But truly, we love these copper braided straps. They are flexible and do NOT put pressure on the terminals when flexing. They work well with the Nordlocks which have become a central element of our terminal connection strategy. We simply do not use the copper bent straps sent by the manufacturers any longer.

For the moment, we've cut the end out of the straps so they are long enough to fit. They don't REALLY fit and we have kind of not quite enough surface area here for 3000 amps of current. But it will let us wire up the pack until we can get proper 67.5 mm straps in from China.

We got some 1/4 x 3/4 aluminum bar and some 1/2 x 3/4 aluminum bar in from McMaster Carr and we are starting our new strategy of clamping tabs together with 1/4 inch 20 thread screws for the A123 cells. There is nothing really innovative here. Numerous people do this more or less this way and describe it online and a number of different viewers have suggested this, albeit in one screw and two screw and plastic screw variants. Hopefully we'll have something to show this week or next. I've ordered 300 of the cells and once they are in, we can show several approaches at once.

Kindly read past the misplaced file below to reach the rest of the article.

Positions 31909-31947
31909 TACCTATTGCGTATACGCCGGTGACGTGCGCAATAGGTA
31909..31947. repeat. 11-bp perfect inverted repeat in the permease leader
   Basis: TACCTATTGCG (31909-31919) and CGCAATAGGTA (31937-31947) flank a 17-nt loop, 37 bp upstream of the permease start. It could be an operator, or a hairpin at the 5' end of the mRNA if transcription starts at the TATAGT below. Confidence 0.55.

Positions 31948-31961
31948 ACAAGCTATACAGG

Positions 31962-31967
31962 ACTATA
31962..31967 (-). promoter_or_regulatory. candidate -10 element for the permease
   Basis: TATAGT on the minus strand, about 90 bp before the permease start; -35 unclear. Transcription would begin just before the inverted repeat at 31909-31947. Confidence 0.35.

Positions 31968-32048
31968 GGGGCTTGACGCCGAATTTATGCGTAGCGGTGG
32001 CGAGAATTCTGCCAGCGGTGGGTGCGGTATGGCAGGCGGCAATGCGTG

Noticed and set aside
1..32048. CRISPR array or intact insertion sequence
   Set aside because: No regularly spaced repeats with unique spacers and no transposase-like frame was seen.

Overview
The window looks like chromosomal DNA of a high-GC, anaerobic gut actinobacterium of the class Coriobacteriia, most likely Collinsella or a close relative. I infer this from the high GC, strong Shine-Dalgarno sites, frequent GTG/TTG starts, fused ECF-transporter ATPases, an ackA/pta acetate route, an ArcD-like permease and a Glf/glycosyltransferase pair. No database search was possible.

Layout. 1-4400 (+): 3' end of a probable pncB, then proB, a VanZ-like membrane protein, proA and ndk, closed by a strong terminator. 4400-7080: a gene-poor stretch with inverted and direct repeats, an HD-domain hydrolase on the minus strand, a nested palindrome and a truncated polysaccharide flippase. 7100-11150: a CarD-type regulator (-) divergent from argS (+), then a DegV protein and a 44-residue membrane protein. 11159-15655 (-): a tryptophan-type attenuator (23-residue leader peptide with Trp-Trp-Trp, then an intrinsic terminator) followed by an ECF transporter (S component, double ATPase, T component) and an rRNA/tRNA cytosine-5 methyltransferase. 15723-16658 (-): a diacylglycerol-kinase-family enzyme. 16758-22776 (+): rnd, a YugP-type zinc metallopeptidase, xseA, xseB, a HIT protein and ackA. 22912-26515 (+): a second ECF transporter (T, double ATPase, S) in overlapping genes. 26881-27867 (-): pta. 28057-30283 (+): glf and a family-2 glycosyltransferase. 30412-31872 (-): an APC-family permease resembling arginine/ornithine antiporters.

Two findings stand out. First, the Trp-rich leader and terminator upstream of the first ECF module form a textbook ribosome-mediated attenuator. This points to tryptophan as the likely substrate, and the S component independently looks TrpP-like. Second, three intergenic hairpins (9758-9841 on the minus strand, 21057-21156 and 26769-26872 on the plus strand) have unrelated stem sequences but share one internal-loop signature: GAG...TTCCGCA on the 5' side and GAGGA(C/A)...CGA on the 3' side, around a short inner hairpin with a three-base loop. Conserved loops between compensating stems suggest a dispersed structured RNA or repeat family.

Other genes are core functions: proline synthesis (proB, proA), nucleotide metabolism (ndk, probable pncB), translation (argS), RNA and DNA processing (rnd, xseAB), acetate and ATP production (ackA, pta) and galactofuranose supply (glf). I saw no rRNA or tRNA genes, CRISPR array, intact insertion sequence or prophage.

Back to my Mentos and Coca Cola....

Jack Rickard

Monday, December 12, 2011

Chiseled in Jello in the Global Village

It is true we are having a ball in the hinterlands of the Midwest, axing away at how to take any ordinary car and hack it into an entirely silent electric beast and make it do our bidding. While the rest of the world waits with baited breath and hopeful attention for developments from the global OEMsd, we are living and driving the dream and I have to tell you it IS fun and it IS worth it.